Mad Max (1979) | The Road Warrior (1982)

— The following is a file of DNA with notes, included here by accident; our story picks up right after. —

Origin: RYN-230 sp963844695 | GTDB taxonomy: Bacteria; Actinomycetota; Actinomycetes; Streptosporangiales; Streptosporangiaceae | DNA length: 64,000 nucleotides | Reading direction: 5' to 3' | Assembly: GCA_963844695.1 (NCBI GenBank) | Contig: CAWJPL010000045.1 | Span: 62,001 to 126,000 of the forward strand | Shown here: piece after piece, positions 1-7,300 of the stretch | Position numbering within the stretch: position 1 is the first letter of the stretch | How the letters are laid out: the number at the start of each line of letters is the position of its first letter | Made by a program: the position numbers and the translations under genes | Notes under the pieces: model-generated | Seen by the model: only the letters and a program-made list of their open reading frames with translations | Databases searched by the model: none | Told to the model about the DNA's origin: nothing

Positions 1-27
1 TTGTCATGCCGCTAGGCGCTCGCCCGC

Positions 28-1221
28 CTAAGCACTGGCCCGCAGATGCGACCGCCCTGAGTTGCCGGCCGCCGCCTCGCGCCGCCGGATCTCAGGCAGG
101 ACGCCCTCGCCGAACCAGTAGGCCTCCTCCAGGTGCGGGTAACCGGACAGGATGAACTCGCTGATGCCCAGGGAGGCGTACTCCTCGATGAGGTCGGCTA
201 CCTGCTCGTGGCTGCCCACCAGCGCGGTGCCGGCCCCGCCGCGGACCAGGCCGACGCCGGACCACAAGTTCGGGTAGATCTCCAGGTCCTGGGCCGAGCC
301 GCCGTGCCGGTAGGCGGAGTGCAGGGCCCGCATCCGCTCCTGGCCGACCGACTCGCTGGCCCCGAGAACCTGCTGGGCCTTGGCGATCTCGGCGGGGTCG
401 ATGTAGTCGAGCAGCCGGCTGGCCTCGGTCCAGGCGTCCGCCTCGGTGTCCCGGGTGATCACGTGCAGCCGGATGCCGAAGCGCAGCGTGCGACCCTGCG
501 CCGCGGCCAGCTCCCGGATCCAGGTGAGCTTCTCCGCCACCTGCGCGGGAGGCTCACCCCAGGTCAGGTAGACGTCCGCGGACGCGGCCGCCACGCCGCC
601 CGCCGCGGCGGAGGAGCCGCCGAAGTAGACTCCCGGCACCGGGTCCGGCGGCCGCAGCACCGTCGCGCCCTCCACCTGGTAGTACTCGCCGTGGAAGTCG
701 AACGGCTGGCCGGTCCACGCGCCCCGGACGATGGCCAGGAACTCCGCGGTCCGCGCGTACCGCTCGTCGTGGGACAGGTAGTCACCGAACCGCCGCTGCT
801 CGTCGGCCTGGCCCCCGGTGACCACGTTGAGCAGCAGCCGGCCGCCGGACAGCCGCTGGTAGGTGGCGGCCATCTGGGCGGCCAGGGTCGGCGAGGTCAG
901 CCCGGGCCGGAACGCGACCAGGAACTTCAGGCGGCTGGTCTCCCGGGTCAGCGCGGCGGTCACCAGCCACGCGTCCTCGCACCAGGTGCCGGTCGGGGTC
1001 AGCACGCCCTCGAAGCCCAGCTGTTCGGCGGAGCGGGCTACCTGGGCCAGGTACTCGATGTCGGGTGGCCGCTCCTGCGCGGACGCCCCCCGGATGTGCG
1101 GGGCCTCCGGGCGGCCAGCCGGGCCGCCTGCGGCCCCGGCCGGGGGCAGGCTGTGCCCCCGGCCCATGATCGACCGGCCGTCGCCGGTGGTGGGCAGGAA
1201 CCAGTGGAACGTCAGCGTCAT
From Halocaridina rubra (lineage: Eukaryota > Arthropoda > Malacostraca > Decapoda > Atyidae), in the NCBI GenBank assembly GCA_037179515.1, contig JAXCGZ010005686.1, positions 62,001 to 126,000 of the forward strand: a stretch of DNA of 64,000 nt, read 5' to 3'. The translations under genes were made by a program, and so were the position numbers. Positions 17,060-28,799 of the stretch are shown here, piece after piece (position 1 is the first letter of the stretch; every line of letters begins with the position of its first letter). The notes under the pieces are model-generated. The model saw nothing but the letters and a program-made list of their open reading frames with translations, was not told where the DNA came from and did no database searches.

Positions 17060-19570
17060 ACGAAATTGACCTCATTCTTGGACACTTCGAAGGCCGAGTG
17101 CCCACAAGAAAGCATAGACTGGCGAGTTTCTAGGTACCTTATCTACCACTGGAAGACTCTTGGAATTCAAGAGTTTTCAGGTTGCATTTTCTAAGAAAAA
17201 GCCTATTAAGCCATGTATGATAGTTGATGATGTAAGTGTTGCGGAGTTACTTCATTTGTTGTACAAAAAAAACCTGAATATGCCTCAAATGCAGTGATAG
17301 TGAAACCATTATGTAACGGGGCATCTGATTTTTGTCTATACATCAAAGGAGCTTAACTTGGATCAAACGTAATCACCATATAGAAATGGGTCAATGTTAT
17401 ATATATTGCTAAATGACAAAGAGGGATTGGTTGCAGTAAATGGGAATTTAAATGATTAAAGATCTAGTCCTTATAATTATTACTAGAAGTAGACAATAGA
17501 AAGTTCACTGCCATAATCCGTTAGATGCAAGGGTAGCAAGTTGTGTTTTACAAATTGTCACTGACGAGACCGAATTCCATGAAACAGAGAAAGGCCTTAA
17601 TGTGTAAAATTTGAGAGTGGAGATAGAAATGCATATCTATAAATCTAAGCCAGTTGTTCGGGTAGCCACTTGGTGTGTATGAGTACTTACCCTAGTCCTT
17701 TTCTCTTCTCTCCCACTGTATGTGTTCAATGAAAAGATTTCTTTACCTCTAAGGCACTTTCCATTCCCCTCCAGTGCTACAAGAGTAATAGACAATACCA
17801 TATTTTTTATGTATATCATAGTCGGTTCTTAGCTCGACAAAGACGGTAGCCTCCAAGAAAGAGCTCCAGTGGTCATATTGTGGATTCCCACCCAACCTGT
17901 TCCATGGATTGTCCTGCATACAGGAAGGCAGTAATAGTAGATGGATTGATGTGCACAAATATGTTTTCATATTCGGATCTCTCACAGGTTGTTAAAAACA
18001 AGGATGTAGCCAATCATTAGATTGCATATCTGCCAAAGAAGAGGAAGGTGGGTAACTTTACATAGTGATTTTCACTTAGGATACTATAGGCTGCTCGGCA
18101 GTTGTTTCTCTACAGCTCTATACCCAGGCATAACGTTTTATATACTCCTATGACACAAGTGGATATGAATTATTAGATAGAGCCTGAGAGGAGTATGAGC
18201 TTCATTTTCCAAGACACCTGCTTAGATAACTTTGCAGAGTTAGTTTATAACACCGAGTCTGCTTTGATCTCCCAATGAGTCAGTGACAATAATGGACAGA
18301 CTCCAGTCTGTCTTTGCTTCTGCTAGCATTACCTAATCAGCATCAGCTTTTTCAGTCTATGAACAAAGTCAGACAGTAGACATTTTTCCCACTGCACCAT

Long before Mel Gibson started making bloated, violent celebrations of himself, he burst to stardom with a pair of lean, violent celebrations of the kinetic possibilities of car and camera. Mad Max introduced Gibson to much of the world as a cop who tires of chasing speed demons across the (Out)backroads of a dystopic, possibly post-apocalyptic future Australia and retires, only to get pulled back when a biker gang kills his wife and son. By The Road Warrior (known outside the States as Mad Max 2), Max has become half-outlaw himself, a Shane-like loner who reluctantly comes to the aid of a band of survivors clinging to a crucial cache of gasoline in the barren wasteland. Gibson, young and raw, is magnetic in his first two major movies, but the real star is director/co-writer George Miller, whose landmark chase sequences thrum like an engine at maximum throttle. After two decades and several quantum leaps in action-flick technology, Road Warrior's climactic convoy still boggles the mind with its gut-level intensity and almost balletic automotive interplay. It isn't just about the wheels--Miller stuffs both films with weird humor, outlandish punked-out villains with names like Toecutter and Wez, and genuine feeling for his characters, weaving the narrative with Western (as in both film and civ) archetypes of heroism, myth, and community. But man, do those car chases kick ass.